The legislation (S. 5859) would raise the minimum amount of time drivers who do not install an ignition interlock must wait to have their driver’s licenses restored from six months to one year. If an offender installs an interlock, a judge would have the authority to remove the interlock restriction after 6 months if the offender demonstrates that they have installed and maintained the interlock during that time period. Making offenders eligible to have their licenses restored sooner for installing the interlock would create a greater incentive for them to use the devices.

Additionally, offenders attempting to avoid the interlock requirement by claiming not to own a motor vehicle would have to assert to the court, under oath, that they are not a vehicle owner and will not drive during the period of interlock restriction. Offenders who lie under oath that they would not operate a vehicle and do not own a car would be potentially subject to additional charges.

The legislation corrects an inequity in current law which allows individuals who drive drunk with a conditional license to face significantly lesser penalties than those who drive drunk with a suspended or revoked license. Conditional licenses allow eligible DWI offenders to drive in certain circumstances, such as going to work, doctors appointments, or to DWI programs. However, the penalty for DWI with a conditional license is only a traffic infraction, while DWI with a suspended or revoked license is a class E felony.

The legislation would raise the penalty for DWI with a conditional license to a class E felony, punishable by a prison sentence of up to four years. This would create consistency with the existing penalties for DWI with a suspended or revoked license.

“Drunk drivers jeopardize the lives and safety of innocent people every time they get behind the wheel. Leandra's Law requires convicted DWI offenders to use ignition interlocks because they help prevent these offenders from driving drunk again. However, the law must be strengthened because far too many offenders have found ways to avoid using them. Implementing new incentives for offenders to use interlocks and strengthening penalties for drunk drivers who commit fraud to avoid the law will help make our roads safer for everyone. That is why Governor Cuomo should sign this legislation into law when it reaches his desk,” said Senator Fuschillo.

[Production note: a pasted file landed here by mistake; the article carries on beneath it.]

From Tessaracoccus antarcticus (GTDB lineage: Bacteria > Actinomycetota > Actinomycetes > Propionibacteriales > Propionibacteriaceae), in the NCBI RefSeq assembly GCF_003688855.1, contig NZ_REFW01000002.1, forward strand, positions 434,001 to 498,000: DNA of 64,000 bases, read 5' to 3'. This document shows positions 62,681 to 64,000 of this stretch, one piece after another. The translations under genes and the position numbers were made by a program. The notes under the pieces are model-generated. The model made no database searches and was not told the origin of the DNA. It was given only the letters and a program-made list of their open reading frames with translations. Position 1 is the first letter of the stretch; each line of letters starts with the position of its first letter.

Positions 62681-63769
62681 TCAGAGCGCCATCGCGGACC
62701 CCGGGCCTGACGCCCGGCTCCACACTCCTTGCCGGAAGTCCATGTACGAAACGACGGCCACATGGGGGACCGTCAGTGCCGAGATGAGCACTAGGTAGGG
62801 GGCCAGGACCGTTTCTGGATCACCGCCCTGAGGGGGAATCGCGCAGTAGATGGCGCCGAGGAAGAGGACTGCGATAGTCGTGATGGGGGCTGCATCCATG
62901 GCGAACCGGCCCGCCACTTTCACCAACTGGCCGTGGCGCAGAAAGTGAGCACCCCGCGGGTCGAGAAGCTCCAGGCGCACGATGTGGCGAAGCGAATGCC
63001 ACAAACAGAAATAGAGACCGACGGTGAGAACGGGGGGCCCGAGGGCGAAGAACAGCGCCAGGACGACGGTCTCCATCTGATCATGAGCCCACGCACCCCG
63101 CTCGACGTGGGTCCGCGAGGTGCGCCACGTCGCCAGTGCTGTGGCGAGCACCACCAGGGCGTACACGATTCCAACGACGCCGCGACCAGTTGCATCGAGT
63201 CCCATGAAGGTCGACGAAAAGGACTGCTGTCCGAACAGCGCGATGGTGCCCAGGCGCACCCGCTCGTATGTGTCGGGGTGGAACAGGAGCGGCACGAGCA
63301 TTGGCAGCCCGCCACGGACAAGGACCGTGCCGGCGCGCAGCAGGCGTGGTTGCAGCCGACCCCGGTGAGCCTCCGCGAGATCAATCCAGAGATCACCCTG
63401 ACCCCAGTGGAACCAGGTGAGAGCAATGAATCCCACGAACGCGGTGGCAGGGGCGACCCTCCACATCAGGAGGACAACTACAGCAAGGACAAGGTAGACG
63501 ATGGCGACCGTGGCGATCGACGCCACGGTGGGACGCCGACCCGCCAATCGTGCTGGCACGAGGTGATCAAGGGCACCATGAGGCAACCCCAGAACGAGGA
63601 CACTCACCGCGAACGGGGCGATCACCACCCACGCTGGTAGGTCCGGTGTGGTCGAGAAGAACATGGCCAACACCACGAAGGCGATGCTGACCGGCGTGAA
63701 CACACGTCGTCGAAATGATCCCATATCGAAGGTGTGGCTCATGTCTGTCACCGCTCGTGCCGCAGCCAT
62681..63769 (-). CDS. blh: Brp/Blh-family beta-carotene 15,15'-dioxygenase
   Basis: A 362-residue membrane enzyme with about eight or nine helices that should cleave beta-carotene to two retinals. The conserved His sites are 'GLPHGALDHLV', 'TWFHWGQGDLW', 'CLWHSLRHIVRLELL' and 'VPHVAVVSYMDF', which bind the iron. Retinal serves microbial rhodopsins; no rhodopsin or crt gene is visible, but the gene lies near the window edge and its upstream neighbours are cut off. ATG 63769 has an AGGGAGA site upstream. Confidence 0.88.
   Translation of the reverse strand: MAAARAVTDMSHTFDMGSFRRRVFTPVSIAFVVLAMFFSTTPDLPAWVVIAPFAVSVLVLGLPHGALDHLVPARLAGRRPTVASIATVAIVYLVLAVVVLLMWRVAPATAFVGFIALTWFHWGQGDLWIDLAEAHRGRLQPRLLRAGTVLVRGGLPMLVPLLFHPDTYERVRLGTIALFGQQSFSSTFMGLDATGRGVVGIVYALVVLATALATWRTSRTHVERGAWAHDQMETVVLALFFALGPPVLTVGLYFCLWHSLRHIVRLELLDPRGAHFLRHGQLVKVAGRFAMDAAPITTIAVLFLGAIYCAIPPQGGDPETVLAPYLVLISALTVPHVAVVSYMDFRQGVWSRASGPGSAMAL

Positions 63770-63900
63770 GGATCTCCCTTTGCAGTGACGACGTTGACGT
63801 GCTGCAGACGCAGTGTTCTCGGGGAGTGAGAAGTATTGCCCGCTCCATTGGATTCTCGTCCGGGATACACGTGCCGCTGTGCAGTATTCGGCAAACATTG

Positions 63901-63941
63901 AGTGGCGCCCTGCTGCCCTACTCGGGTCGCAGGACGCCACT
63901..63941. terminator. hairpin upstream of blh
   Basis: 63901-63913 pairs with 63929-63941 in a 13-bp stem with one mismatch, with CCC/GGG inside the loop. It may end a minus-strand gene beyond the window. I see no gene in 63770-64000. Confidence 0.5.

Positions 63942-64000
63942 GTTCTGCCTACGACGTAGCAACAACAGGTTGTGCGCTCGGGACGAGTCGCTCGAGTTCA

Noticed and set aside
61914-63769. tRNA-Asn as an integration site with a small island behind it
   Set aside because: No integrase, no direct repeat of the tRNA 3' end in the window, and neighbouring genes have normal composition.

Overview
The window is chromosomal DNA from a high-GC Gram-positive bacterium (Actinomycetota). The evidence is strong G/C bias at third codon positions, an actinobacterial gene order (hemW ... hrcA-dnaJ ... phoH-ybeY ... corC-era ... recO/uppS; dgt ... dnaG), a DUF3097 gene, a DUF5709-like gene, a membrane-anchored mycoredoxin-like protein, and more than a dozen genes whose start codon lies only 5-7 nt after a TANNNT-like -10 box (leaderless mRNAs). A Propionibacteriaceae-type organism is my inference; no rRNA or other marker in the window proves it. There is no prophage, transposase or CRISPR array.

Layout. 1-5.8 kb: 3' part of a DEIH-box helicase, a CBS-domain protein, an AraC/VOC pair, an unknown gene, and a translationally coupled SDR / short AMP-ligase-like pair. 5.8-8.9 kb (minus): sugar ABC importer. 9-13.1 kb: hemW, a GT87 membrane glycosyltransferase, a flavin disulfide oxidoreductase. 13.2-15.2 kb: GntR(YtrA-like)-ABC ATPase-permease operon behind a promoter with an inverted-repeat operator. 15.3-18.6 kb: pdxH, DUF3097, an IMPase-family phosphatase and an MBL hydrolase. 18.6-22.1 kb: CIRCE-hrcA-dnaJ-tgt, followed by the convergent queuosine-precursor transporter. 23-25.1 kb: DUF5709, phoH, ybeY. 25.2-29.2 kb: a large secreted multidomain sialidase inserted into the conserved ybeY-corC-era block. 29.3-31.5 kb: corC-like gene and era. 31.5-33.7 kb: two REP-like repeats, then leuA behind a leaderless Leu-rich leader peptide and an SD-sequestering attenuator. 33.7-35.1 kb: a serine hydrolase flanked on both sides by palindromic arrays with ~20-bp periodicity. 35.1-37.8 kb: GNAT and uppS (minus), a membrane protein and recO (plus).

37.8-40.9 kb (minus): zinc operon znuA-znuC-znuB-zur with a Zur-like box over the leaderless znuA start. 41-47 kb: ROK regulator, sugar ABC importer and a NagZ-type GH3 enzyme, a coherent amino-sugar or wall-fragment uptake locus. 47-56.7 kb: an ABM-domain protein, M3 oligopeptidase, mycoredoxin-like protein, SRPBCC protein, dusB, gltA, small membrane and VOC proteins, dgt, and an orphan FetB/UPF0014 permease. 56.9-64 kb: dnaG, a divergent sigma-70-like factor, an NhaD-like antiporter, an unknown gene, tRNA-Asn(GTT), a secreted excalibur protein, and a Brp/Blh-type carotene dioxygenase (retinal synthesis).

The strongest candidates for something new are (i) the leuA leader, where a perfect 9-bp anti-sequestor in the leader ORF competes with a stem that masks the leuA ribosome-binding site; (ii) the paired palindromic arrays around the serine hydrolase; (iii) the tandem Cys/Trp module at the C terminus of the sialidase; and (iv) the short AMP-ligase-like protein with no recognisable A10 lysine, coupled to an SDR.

“New York has some of the toughest DWI laws in the nation, but we must make sure that all parts of the law are properly implemented,” said Assemblyman Weisenberg. “I am deeply appreciative of the efforts of our local and national chapters of MADD and the Nassau County District Attorney and her staff for helping us to keep dangerous drivers off the road and, in doing so, potentially saving thousands of lives.”

County Executive Mangano reminds residents:

  • If you plan to drink, choose a designated driver before going out.
  • Take mass transit, a cab, or ask a sober friend to drive you home
  • Spend the night where the activity is being held.
  • Always buckle up – it’s your best defense against a drunk driver.

In addition to the Nassau County Police Department the following Village and City Police Department’s in Nassau County will be participating in the Fourth of July Holiday weekend’s intensified “STOP DWI” initiative: Garden City Police Department, Great Neck Estates Police Department, Hempstead Police Department, Kensington Police Department, Kings Point Police Department, Lake Success Police Department, Long Beach Police Department, Lynbrook Police Department, Old Westbury Police Department and Rockville Centre Police Department.